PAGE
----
Just why do doctors retire early? After all the role of a doctor, to all outward appearance, would seem to be one to die for. There's the prestige to start with. And the money's not bad. The hours have certainly improved since the removal of 24 hour responsibility for patients in 2004. You are your own boss. There's job security of course. And a decent pension. Commuting times are minimal. It's intellectually stimulating. It might even be considered to be a rewarding job that does some good for both individuals and society at large. Yet no-one seems to want to do it. How can that be?
It has been well documented over the past months that there is yet another crisis in GP manpower with established GPs retiring early coinciding with fewer trainees wishing to take their place. Those that are in post are disillusioned. Morale within the profession has never been so low. Yet this is not the first time that primary care has faced such a scenario/crisis. The last time these malevolent planets were aligned was in 2003, just prior to the new GP contract of the following year. At that time GP morale had plunged to previously unforeseen depths with doctors desperate to leave work early before they themselves died prematurely of burn-out related conditions.
The main issues driving this discontent were the long hours associated with the onerous out of hours duties undertaken by the vast majority of doctors and poor income, particularly with regard to other profession groups such as lawyers, dentists etc working outside the public sector. When these were addressed in the negotiated contract you could almost feel the hurricane of relief exhaled by grateful GPs and there is no doubt that many stayed as a consequence of the contract who would otherwise have retired early. In effect the NHS had bought itself some breathing space in community care but why did that space become so short-lived?
Beware the law of unintended consequences. GP partner income unarguably, significantly increased in the two years following the 2004 contract. A small part of that increase was due to partnerships choosing to employ sessional/salaried doctors rather than replace or increase partner numbers. Salaried doctors had defined hours and duties set by their employer. They were no longer professionally autonomous. They had become medical drones. And they were cheaper. At that time doctors entering general practice were frustrated by having the traditional route through a career in family practice i.e. that of a partnership, closed off to them.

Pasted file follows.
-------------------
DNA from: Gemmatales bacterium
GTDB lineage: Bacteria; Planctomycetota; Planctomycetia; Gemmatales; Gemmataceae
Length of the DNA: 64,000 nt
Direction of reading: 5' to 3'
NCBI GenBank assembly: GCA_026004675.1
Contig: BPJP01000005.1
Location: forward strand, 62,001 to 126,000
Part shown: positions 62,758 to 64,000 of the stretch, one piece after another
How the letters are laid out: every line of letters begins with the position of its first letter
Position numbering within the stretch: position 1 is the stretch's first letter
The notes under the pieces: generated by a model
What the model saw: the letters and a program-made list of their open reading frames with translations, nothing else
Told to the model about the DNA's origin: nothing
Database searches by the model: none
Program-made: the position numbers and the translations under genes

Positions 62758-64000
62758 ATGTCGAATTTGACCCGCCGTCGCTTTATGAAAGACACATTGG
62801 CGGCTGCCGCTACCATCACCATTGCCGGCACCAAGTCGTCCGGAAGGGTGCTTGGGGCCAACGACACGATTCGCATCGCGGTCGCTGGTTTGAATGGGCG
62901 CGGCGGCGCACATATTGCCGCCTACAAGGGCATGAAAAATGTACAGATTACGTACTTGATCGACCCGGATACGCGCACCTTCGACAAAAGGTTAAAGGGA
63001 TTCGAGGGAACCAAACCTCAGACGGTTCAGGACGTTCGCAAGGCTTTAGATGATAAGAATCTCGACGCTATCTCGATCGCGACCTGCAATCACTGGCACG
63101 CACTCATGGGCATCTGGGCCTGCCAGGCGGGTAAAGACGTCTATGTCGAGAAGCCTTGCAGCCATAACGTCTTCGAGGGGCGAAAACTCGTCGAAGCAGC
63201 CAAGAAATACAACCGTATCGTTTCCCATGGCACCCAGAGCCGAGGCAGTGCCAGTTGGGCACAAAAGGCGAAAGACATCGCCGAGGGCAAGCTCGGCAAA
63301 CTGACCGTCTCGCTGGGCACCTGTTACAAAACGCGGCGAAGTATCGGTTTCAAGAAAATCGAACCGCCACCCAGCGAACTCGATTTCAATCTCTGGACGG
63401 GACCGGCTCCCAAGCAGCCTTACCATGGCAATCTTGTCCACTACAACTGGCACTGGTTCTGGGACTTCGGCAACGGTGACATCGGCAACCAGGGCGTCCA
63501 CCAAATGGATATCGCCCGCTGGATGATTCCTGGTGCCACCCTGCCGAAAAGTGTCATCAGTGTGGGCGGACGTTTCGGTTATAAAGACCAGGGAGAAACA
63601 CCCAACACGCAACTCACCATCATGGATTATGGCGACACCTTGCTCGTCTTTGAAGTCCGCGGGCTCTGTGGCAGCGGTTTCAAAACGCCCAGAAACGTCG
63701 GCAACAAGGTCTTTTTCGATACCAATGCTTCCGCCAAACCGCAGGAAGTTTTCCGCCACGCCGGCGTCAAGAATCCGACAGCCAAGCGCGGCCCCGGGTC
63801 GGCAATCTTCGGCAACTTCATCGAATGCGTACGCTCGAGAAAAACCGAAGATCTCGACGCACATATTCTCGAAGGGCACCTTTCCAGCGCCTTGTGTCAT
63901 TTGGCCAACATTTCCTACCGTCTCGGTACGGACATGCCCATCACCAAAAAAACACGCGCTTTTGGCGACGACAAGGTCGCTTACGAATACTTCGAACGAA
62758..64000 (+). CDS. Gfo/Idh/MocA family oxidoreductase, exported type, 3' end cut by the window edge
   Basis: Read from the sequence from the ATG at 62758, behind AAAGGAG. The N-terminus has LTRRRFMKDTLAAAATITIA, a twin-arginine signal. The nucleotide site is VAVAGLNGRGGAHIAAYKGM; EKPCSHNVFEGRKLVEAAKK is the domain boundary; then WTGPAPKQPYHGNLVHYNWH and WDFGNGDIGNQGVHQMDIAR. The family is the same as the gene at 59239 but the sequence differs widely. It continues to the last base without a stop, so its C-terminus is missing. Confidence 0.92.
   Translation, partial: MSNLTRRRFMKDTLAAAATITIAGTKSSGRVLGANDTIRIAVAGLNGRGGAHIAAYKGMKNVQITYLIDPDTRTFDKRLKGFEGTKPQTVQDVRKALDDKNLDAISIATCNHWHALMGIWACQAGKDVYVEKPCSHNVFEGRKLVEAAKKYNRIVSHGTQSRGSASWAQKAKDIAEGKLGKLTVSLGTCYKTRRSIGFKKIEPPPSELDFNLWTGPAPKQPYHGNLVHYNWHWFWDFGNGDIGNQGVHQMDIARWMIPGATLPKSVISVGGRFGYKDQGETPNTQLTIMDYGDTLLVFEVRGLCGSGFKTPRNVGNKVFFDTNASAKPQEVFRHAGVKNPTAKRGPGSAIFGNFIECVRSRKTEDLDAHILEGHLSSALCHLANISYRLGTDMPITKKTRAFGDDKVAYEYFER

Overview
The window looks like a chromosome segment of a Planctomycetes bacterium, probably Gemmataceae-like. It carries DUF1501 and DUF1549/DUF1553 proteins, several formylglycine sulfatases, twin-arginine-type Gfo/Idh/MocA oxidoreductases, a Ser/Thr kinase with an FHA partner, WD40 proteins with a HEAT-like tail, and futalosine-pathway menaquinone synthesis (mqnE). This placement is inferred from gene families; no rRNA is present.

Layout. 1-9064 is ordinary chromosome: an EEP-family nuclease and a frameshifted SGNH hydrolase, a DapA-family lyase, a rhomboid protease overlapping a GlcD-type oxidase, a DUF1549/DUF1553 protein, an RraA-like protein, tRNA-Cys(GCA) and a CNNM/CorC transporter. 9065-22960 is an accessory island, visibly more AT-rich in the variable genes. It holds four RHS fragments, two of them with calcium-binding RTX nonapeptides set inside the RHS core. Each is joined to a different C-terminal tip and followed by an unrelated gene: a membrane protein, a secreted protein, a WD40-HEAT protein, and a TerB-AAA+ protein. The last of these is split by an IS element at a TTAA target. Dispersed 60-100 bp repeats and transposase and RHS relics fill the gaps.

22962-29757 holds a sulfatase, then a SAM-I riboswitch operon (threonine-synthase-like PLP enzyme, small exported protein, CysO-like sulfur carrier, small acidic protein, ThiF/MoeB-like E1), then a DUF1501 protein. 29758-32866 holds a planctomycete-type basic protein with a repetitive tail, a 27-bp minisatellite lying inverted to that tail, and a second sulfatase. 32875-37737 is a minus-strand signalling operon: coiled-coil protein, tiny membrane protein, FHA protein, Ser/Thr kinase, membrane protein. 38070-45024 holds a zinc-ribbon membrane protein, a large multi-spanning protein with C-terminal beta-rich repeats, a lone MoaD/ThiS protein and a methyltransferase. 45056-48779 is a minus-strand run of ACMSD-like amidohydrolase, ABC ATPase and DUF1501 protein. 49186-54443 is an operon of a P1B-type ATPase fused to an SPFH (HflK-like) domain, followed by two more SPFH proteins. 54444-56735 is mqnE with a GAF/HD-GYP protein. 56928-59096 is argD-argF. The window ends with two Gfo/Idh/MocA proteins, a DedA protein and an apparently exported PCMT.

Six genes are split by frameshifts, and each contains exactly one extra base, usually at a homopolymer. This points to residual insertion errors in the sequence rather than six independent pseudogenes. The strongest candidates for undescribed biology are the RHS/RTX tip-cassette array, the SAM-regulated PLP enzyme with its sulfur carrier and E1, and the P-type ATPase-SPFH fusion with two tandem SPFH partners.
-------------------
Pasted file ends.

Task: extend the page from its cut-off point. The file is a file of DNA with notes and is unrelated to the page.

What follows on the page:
However subsequently something unexpected began to take hold. They began to appreciate the trade-off between income and responsibilities. They found that they had a better quality of life despite a lower income than their peers in partnerships. The idea of a salaried career gained traction and has since, arguably, become the path of choice for new entrants into general practice.
Meanwhile GP partners found that in return for a larger income they had relinquished control over their own independence. Year by year the NHS, through its various local management structures and including those set up by doctors own professional bodies, increasingly dictated how GPs should run their day to day activities. Surgery opening times, appointments, consultation times, hospital referrals, clinical activities, education, drug lists- all were being micromanaged and scrutinised. Even clinical software for patient management glared from terminal screens on desks like a malign Stasi dictating what the doctor could and could not do.
All semblance of independent practice has been stripped away from GPs over the past decade. They are now remotely controlled. GP partners too have become medical drones.
Doctors are not stupid people. Their disillusion has been brought about by recognition that they have been duped and that that duplicity has been partly self-inflicted. If they cannot rectify the situation then they have only two choices; to rebalance the equation between independence and income and to become salaried NHS employees or, to retire.